What happens when children don't have an adequate level of development in one or both languages?
Working with the Central Operating System in either language helps cognitive development (increased ability of the COP).
BUT: If the child is forced to interact with cognitively challenging material exclusively in a language he or she isn't proficient in, the system will not work as well, and be less productive.
Case in point: a submersion classroom, where the child has to perform cognitively challenging tasks, but does not have the ability to process or produce at a high level.
Fact: There are cognitive benefits to bilingualism.
Fact: Bilingual students sometimes seem to struggle in school.
Question: Under what conditions does bilingualism become positive, when is it negative and when is it neutral?
There are three levels of bilingualism.
1. The first: the child's language ability in any language is not developed enough in either
language (especially compared to other children).
2. The second: the child knows one language well enough to succeed in school, but his second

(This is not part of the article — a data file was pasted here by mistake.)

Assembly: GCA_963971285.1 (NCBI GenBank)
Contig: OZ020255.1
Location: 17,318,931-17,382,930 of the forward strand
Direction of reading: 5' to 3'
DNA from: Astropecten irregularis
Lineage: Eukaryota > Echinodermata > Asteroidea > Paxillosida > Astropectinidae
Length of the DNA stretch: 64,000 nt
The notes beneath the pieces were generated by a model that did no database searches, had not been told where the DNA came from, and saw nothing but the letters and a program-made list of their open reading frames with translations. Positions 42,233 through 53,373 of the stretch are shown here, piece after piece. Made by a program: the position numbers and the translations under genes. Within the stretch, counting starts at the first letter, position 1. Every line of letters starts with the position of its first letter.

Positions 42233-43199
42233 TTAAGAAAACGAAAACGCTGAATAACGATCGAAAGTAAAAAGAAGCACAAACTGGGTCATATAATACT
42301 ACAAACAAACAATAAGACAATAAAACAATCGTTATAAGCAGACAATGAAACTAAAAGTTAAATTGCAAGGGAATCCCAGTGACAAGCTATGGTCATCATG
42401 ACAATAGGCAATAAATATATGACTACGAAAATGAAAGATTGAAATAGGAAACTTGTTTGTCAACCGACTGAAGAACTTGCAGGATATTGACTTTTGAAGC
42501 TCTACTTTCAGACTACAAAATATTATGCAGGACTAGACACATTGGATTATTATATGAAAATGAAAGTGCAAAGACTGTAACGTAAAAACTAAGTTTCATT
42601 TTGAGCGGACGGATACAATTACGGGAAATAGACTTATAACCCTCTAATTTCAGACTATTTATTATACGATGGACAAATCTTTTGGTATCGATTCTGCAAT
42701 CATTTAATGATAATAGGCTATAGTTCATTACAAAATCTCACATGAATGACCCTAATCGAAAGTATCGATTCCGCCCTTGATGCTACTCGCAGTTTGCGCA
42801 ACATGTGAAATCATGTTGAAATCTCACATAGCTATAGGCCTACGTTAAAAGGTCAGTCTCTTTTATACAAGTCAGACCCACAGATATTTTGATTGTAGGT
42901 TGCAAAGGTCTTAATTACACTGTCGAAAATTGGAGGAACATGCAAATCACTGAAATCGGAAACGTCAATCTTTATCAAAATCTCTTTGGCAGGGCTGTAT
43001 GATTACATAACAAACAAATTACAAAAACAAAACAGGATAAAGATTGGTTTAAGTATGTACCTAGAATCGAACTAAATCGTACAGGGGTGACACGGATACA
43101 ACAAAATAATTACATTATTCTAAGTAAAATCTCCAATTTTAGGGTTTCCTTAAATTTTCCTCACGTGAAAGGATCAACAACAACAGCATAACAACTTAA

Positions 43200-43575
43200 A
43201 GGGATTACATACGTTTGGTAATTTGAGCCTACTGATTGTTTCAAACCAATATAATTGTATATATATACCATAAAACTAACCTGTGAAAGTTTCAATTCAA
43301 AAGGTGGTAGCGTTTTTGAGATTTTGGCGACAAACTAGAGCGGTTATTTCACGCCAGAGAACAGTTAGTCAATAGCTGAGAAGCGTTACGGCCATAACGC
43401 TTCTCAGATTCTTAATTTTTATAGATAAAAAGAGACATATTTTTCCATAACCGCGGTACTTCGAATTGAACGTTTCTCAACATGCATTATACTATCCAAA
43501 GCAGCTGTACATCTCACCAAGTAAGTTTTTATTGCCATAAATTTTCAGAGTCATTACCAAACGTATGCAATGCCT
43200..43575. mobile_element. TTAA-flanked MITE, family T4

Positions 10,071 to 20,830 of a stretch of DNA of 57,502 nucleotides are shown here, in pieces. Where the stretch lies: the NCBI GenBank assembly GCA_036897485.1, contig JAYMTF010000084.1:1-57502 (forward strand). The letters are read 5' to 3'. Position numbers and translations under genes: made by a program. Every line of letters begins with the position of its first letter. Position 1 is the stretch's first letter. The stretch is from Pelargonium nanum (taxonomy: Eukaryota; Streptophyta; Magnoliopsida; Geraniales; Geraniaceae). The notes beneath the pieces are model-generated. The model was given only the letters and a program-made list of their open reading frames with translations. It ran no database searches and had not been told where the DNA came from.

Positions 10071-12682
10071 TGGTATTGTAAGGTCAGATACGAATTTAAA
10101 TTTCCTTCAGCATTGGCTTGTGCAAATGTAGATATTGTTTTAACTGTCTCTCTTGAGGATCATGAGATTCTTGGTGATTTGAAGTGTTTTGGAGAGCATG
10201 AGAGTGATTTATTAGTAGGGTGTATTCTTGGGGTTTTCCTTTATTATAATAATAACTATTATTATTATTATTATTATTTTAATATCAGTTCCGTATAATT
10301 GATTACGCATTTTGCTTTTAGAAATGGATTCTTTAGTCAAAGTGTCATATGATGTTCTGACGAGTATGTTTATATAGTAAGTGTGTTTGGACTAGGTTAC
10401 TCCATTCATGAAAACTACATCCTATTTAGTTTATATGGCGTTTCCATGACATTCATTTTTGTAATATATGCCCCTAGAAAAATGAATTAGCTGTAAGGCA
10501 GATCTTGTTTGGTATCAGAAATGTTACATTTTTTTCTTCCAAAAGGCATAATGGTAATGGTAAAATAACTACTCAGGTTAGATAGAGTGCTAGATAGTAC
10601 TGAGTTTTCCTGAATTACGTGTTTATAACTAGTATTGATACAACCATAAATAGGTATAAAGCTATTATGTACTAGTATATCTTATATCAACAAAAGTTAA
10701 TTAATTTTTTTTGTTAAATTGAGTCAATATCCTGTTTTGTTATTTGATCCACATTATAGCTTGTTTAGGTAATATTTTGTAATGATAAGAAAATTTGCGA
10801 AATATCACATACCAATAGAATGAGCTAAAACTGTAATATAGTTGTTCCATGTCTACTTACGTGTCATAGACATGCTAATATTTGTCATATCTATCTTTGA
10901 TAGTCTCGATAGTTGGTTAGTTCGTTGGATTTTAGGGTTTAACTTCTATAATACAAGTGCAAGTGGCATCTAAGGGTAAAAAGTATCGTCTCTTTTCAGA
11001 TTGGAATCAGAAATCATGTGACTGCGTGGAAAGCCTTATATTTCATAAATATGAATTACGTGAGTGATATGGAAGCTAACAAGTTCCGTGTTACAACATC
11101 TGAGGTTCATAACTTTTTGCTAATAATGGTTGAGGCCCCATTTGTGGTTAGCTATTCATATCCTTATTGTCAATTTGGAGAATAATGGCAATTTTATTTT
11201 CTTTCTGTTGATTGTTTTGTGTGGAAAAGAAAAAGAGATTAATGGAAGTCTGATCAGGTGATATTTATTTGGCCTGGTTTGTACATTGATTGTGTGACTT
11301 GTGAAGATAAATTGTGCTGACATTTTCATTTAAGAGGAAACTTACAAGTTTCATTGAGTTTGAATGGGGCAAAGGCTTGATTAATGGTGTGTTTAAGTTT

language's level is too low to get much cognitive benefit from it.
3. The top level is a child that has become good enough at both languages to succeed in school (balanced
bilingual). He may then start getting the cognitive advantages of bilingualism.
Developmental Interdependence Hypothesis (Cummins 1978, 2000)
Developed as a part of Threshold Theory
Second language ability depends on how competent one is in their first language (increased power of the Central Operating Process)
High development of L1: easier
Low development of L2: more difficult
This is due to the transfer of skills between languages (reading and writing skills, etc)
This has been supported by research
Basic Interpersonal Communicative skills (BICS) and Cognitive/Academic Language Proficiencies
There's a difference between being surface fluent and having the language necessary to succeed in school.
BICS: Basic Interpersonal Communication Skills (everyday conversation/oral proficiency).
Takes 3 to 5 years to develop (Hakuta, 2000)
CALP: Cognitive/Academic Language Proficiency
Takes 4 to 7 years to develop (Hakuta, 2000)
Many children are assumed to be fluent based on their BICS (ex. classroom interaction)
Without CALP (i.e. academic language), children can't adequately engage with the material or get as much benefit from it.
PROS: Very influential, "makes sense" intuitively.
Explains: why students often appear to be fluent, but do not succeed.
Also another reason why one year immersion-style programs do not work.